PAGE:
coop break : free run


simon, our beloved head butting dairy calf, took it upon himself this morning to do something that i couldn’t yet muster the courage to do : let the chickens run free and see if they would indeed, come home to roost at night. he nudged the coop door open and out they flocked. they’re still all accounted for a few hours later.




in my hesitation to take the totally free range plunge, i thought that simon might be a menace for the hens. but simon has proved himself to be a benevolent liberator (he licks the hens).



i also worried the ferral cats would attack them, but the cat-kitten trio that hangs around closest to the house seemed more puzzled and curious than aggressive. plus the birds are pretty meaty compared to the cats.


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also : the hens can now take dirt baths under the porch,



and check out the bicycles.




our making of home.


we have been prolifically productive this past week.


our kitchen has a new counter that’s about 96% installed. (here’s a ‘shortly before shot’ to give you an idea of how pressing the change was)


(true before and after shots to come)


the living room is on the verge of having a whole new floor. to cover tired old linoleum with something like hardwood, but not as costly, d. sliced up sheets of plywood in five inch planks, and then stained them, varathaned them, cut them, and now, is laying, glueing and nailing them down. it looks beautiful. and the esthetic craftiness of it all totally makes up for having no furniture to sit on and having everything stacked in the hallway and bedrooms. (note to all : if at all possible, get shit done in new home before moving in. not always possible, as in our case, but worth striving for. otherwise you’re going to have paint in your dishes, and be packing and unpacking stuff endlessly).


something this living room has taught me about home renos and life in general : if you cut corners, si tu tournes les coins ronds, someone somewhere down the line will have to fix it. it is probably best, then, to do the job once and to do it right.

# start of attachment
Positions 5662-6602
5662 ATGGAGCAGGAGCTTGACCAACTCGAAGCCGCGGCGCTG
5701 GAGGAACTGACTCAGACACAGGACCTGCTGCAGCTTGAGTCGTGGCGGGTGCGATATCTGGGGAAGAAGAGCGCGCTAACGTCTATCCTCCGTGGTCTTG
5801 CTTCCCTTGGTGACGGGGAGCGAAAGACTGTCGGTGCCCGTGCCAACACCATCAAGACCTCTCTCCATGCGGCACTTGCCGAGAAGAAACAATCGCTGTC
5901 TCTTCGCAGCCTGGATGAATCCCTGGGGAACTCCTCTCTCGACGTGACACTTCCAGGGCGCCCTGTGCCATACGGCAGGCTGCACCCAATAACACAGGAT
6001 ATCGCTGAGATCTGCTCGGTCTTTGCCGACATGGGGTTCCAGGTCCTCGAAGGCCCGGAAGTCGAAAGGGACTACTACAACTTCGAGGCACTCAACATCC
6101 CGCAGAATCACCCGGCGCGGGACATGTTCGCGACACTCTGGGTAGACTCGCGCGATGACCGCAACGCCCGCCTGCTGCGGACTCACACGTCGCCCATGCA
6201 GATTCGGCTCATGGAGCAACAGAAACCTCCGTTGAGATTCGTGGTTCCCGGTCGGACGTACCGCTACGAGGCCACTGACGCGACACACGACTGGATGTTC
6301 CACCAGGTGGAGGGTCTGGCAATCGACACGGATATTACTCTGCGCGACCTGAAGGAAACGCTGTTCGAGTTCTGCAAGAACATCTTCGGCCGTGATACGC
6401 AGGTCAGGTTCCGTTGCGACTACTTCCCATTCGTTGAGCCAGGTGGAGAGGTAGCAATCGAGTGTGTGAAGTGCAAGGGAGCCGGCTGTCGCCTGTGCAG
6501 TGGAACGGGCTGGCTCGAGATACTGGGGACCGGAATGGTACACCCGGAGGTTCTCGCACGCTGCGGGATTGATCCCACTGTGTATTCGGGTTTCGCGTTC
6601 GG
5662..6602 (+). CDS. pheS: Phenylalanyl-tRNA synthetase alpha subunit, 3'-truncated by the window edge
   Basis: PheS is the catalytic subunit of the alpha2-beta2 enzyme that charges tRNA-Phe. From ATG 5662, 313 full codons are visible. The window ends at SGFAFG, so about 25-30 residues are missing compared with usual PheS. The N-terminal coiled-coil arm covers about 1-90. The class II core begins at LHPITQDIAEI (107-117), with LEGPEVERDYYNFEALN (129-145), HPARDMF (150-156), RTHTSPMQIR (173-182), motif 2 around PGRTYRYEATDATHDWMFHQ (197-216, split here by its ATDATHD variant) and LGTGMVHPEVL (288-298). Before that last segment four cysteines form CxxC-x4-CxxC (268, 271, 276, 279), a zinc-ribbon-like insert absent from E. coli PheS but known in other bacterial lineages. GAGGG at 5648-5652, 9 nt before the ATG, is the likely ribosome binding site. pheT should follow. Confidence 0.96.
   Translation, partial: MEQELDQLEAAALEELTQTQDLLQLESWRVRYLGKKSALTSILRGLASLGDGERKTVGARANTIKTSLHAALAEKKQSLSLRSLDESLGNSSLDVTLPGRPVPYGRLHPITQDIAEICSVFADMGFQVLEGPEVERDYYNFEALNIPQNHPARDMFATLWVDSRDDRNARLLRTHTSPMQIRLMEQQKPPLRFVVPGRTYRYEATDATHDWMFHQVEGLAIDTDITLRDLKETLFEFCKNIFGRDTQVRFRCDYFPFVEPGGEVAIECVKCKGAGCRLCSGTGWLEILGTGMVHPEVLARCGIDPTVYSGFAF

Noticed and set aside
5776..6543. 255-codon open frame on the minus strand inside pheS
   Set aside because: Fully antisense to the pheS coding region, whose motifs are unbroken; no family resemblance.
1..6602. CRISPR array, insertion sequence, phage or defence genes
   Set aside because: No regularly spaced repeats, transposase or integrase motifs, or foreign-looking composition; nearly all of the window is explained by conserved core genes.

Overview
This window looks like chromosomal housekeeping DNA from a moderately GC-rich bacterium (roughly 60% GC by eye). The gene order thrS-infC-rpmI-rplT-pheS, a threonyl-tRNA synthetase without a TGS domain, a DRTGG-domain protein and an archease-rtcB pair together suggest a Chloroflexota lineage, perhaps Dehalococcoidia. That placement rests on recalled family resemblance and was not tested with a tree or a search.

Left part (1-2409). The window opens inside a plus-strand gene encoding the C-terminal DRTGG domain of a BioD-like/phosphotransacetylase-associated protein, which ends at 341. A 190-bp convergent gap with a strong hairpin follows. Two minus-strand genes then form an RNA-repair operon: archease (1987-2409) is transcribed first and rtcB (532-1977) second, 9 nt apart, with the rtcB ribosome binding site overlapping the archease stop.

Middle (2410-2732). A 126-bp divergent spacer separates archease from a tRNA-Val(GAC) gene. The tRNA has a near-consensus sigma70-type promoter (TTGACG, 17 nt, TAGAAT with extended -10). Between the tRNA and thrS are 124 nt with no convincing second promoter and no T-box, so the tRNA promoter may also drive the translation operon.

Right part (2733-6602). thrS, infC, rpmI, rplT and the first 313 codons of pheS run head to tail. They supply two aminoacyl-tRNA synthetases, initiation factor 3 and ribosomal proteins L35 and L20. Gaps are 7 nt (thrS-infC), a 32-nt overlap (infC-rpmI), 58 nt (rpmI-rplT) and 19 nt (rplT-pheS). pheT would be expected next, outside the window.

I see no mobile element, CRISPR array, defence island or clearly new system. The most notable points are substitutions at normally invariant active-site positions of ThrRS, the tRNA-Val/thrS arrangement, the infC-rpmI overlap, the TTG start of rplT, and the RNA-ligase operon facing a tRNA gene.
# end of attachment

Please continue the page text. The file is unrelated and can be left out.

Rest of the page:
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Here, instead of finishing the flooring, the moulding, and the stucco wall (yes, we have a stucco wall), previous owners decided to just put bookshelves on either side of the room, between the living room and kitchen. not practical for those of us uninterested in having an identical room layout or similar shelving units.

It means we got to get a glimpse at the multiple layers of linoleum, carpet, etc. that have been on the floors these past decades (but we’d’ve passed up this archeological flooring foray, for say, layout options pre-new floor era).


turns out cupboard handles are expensive (who knew?), so the old ones were spray painted, with fine results.



the kitchen got a third coat of green and the child’s bedroom was (re)painted. (and i choose to believe that said child started using the word « mooi », a dutch word for « beautiful », on this very day to signal his love of the colour and his appreciation for the change)



an old busted shed was taken apart, all of its toxic garbage was disposed of safely, some of the wood was salvaged, a fire permit was obtained, and it was burned down.




the page wire fencing reel (to remove all page wire from the pastures) was completed, blackout curtains were sown, potato beetles were smushed, tomato plants were trellised, a stack of used dishes and a gaggle of cutlery were purchased to better welcome (and feed) friends and family coming to visit in the coming weeks, a child was kept happy and healthy, cattle were moved, milked, and cared for, the hens moved and fed. and so on and so forth.

all in all, an exhausting but good week.


other good news :


the bean teepee i’ve been hung up on is going to happen ! the circularly planted beans have finally germinated.



and d. found this in the shed he was demolishing.



needless to say, we will be on the look out for a tree large enough to support this communal tire swing-to be (or, alternatively, we will pound in a few posts and make it happen closer to home).


project frustration.


our top ‘fil à retordre’ projects of the day, respectively.


for me.


(the potato beetle larvae have infested the patch and they are far harder to spot then the beetle and the eggs.)


for p.


(the water pump has been on the to-do list for over two weeks and is fighting all fixing efforts. it’s been pump 1, p. 0 for some time.)


for d.


(the making of a faux-hardwood plywood floor, while exciting-sounding, comes with some challenges. especially when one is trying to cover up a plastic laminate floor that’s seen better days and won’t take nails)


onward and upward.